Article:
It ends up a century of reports about who built the first powered airplane were not “Wright” after all.
Paul Jackson, editor of Jane’s All the World Airplanes, stated that founder Fred Jane would have approved of any efforts to “get the facts right, whatever the delay.”
“Thanks to the meticulous researches of John Brown — to whose website www.gustave-whitehead.com we earnestly recommend readers seeking greater detail — an injustice is rectified with only slight bruising to Wilbur and Orville’s reputation. The Wrights were right; but Whitehead was ahead.”
Mayor Bill Finch applauded the recognition of Bridgeport native Gustave Whitehead’s first powered flight by the renowned publication.
“Jane’s has solidified what we’ve known all along — Gustave Whitehead was the first to fly a powered, manned aircraft before the Wright Brothers, and he did it right here in Bridgeport,” Finch said. “Perhaps now, Whitehead will receive the recognition from in this country that he so richly deserves.”
According to an August 14, 1901 article in the Bridgeport Herald, Whitehead piloted his No. 21 flyer in a flight that kept him airborne over a distance of about a half-mile and up to an altitude of about 40 feet.
Whitehead was recognized as the “Father of Connecticut Aviation” in 1968.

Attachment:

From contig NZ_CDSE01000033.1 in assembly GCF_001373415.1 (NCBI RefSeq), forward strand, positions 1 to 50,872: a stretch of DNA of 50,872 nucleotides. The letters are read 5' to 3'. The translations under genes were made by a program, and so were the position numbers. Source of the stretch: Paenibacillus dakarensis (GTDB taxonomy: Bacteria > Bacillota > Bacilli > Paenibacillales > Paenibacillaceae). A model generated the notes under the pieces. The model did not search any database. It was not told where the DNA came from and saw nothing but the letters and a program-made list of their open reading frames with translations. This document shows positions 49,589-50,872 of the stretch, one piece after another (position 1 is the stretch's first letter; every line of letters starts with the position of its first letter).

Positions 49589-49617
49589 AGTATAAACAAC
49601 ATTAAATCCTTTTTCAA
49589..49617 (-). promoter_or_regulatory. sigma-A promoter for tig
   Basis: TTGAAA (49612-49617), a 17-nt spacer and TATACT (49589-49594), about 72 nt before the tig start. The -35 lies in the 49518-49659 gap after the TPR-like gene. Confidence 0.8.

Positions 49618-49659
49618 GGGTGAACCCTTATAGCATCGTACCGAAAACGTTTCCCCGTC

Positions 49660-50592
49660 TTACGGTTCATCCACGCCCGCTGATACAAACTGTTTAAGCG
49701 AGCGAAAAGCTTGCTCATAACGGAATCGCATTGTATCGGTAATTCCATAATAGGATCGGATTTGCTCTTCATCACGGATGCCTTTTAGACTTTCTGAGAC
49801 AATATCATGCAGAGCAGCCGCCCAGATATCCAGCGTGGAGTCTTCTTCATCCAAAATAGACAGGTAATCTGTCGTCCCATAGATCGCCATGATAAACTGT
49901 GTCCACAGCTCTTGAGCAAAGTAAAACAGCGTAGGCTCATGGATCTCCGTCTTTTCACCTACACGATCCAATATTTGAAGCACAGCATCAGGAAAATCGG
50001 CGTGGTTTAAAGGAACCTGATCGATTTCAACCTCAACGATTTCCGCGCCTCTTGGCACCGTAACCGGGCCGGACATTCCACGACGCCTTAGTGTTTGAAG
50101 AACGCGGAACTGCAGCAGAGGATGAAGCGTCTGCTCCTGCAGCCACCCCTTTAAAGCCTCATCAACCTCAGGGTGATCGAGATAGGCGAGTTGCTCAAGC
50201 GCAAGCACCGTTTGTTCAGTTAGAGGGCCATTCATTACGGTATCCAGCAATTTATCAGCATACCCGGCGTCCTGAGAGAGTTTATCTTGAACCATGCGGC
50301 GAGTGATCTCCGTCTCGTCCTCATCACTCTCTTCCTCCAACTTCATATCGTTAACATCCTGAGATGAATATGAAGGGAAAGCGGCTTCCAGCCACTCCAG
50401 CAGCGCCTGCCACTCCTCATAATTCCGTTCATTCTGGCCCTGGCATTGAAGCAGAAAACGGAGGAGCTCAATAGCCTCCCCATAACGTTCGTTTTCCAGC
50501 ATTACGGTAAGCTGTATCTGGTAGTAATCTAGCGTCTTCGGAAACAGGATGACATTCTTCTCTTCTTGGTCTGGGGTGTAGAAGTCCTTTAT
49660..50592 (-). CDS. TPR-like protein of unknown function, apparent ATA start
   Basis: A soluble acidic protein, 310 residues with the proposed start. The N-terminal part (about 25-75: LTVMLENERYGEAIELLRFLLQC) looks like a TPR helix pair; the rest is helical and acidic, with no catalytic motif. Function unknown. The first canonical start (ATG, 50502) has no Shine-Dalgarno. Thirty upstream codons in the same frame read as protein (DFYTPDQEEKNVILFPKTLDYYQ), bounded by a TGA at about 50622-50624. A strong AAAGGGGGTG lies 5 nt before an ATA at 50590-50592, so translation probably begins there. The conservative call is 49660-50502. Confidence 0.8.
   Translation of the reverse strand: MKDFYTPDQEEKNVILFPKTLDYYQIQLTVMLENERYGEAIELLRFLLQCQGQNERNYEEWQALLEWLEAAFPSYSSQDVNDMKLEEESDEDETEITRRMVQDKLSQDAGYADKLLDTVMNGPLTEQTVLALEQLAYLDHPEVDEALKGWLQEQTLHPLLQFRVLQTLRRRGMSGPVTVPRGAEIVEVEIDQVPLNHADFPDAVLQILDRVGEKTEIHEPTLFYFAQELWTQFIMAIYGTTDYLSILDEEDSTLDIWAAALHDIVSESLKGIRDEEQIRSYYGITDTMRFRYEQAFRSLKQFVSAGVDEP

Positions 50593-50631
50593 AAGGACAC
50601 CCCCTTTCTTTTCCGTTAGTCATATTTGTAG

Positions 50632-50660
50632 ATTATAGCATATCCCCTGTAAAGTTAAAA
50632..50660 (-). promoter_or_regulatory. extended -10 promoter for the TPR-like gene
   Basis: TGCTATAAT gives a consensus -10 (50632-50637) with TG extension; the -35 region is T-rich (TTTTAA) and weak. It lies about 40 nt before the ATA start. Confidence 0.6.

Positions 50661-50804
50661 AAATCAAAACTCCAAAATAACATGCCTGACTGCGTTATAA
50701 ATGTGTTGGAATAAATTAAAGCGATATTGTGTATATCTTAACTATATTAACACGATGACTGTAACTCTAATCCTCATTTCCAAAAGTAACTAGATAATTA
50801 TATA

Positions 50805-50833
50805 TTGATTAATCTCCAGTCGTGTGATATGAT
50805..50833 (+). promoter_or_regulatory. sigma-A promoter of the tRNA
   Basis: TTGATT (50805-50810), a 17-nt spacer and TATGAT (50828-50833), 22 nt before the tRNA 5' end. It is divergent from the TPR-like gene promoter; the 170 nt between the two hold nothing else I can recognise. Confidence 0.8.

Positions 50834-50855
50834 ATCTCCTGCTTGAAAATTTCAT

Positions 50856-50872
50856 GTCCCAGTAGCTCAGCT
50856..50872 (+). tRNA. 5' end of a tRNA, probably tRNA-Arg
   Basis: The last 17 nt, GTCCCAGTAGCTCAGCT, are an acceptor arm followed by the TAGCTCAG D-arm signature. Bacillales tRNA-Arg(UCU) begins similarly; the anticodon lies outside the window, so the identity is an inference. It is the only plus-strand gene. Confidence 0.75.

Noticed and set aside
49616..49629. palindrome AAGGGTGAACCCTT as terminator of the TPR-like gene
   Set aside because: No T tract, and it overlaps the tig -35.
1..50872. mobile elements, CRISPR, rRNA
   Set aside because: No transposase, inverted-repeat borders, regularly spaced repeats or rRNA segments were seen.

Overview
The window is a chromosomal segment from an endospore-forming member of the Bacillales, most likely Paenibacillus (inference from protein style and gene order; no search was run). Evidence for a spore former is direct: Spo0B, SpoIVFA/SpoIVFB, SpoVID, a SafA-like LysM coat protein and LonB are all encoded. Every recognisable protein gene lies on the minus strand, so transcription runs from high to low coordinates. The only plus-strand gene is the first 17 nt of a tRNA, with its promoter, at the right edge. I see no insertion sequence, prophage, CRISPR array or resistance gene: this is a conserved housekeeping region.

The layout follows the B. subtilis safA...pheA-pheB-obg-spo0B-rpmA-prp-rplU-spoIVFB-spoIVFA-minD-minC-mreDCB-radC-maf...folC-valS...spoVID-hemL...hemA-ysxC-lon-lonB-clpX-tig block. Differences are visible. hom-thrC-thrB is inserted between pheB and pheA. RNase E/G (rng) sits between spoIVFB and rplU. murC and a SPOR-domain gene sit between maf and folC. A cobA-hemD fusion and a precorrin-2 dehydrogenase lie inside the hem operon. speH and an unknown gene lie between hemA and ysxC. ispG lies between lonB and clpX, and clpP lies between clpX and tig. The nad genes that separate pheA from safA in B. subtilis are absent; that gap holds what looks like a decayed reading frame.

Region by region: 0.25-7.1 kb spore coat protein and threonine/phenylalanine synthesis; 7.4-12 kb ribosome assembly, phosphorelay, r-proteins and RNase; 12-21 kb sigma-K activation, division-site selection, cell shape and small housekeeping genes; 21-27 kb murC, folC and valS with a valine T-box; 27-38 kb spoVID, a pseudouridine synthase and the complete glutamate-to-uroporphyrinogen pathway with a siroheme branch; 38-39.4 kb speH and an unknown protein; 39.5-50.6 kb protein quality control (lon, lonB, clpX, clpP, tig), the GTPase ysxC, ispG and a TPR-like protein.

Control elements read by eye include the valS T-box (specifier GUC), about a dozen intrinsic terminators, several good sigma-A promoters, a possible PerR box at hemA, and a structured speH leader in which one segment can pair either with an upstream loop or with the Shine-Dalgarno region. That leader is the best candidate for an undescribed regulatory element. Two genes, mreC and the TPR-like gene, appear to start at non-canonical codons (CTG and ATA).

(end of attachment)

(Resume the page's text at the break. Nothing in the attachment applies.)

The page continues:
On August 14, 2011, Bridgeport’s Discovery Museum celebrated “Bridgeport First in Flight,” the 110th anniversary of Whitehead’s first flight.
The Discovery Museum hosted officials from the German Consulate in New York City, decedents of Whitehead and officials from the Gustave Whitehead Museum in Leutershausen Germany. U.S. Rep. Jim Himes and actor John Ratzenberger were also in attendance at this historic event.
“There was a live tele-conference with Bridgeport’s Mayor Bill Finch and the mayor of Leutershausen Germany honoring the accomplishments of Gustav Whitehead and setting the record straight that Gustav Whitehead was in fact first in flight, two years before the Wright Brothers,” said Jeffrey Bishop, executive director of Bridgeport’s Discovery Museum.
In May 2012, the city dedicated a fountain at the corner of Fairfield Avenue and State Street to commemorate Whitehead’s aviation first.
“We’re very proud of his contributions to the world of aviation, and found it fitting to create this monument to his work,” Finch said at the dedication.
The fountain features a black granite base with four burbling fountains and is topped by a sculpture of Whitehead’s early flying machine. The sculpture features moving propellers and the entire piece will move with the wind. A granite tablet will be installed across the street with a descriptive engraving. The sculpture is under repair after suffering damage during Hurricane Sandy last fall.
Robert Foley, founder of the Bridgeport Digital Humanities Initiative and a recipient of a Mayor’s Arts and Cultural Heritage grant, promotes research and scholarship of Bridgeport’s rich history by creating digital online archives. He also is the producer and host of “Bridgeport Now,” a live, weekly TV show on Cable Access Channel 88 every Tuesday. A recent show was dedicated to Whitehead’s aviation accomplishments and include interviews with aviation historian John Brown and Paul Jackson of Jane’s All the World’s Aircraft. CLICK HERE TO SEE AN INTERVIEW.